The State Supreme Court is being asked to throw out the new districts proposed for the House of Representatives. A dozen private citizens — most from Kansas City and St. Louis and their surrounding areas — are challenging the map’s constitutionality. They are both democrats and republicans.
One of them is former legislator Joan Bray of St. Louis County. Bray says her committee, which worked on map proposals to submit to the appellate panel of judges that ultimately drew the final lines, worked hard to follow the constitutional requirements of the newly drawn boundaries. She says the apportionment commission ignored many of those constitutional mandates, violating the constitution.
The suit says “even a cursory glance” at some of the districts shows rivers cut through at least six districts and there are no crossings within one of those districts. That, says the suit, violates the standards that a person should be able to travel from one part of the district to another without leaving the district. The plaintiffs point to one district in which a person must go through four other districts to get to a part of the district cut off by a river.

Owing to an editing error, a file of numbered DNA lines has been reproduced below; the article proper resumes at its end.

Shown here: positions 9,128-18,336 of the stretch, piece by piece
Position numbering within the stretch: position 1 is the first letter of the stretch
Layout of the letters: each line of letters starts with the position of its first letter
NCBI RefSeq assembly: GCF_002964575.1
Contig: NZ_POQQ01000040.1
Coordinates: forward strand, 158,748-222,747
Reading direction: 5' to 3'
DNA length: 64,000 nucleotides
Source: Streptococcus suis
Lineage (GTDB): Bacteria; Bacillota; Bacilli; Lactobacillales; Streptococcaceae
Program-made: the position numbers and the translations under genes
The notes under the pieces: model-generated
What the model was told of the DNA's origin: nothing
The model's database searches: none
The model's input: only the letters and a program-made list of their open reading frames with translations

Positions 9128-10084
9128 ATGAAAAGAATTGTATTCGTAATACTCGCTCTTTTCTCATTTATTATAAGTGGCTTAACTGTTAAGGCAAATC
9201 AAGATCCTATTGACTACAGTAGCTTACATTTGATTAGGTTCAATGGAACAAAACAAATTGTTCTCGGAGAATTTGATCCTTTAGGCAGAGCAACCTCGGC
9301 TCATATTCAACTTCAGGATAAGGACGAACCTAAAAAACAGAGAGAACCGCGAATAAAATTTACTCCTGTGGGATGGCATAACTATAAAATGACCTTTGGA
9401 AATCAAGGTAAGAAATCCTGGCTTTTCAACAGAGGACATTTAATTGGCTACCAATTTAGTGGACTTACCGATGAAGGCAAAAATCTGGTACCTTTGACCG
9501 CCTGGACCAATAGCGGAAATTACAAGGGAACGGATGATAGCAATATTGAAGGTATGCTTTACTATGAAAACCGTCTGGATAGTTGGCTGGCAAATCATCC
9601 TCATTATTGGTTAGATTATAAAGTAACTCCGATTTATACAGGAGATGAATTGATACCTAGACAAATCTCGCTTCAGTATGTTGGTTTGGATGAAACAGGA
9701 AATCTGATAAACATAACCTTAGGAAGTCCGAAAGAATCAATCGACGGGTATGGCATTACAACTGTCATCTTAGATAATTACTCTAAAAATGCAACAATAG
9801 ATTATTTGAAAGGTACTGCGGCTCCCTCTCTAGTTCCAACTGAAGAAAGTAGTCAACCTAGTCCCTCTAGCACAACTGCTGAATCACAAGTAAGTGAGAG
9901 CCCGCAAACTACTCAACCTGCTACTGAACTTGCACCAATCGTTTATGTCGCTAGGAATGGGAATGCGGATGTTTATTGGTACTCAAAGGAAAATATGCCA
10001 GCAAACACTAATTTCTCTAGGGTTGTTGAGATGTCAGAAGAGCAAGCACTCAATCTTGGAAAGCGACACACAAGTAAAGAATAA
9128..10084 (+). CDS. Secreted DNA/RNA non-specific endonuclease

The lawsuit also says the map has significant population imbalances in neighboring districts and has some districts with “strange shapes” that violate the mandate that districts be “as compact as may be.”
The high court of Missouri has already thrown out the new maps for the state senate and congressional districts, largely due to the same types of constitutional deviations. The requirement that districts be compact was a sticking point for the plaintiffs in those cases, and evidently with the judges who handed down an opinion in the cases.
Bray adds that the House of Representatives map also has more than a standard deviation when it comes to population — some districts with 1,000 or more residents than others. She says that cuts to the very heart of the matter, “one vote for every person.”
The court is asking to expedite the case because the candidate filing period begins Feb. 28, and those running for office need to know which district they’re running for.
AUDIO: Jessica Machetta reports (1:14)
AUDIO: Interview with Joan Bray (10:57)
Bob Priddy contributed to this report.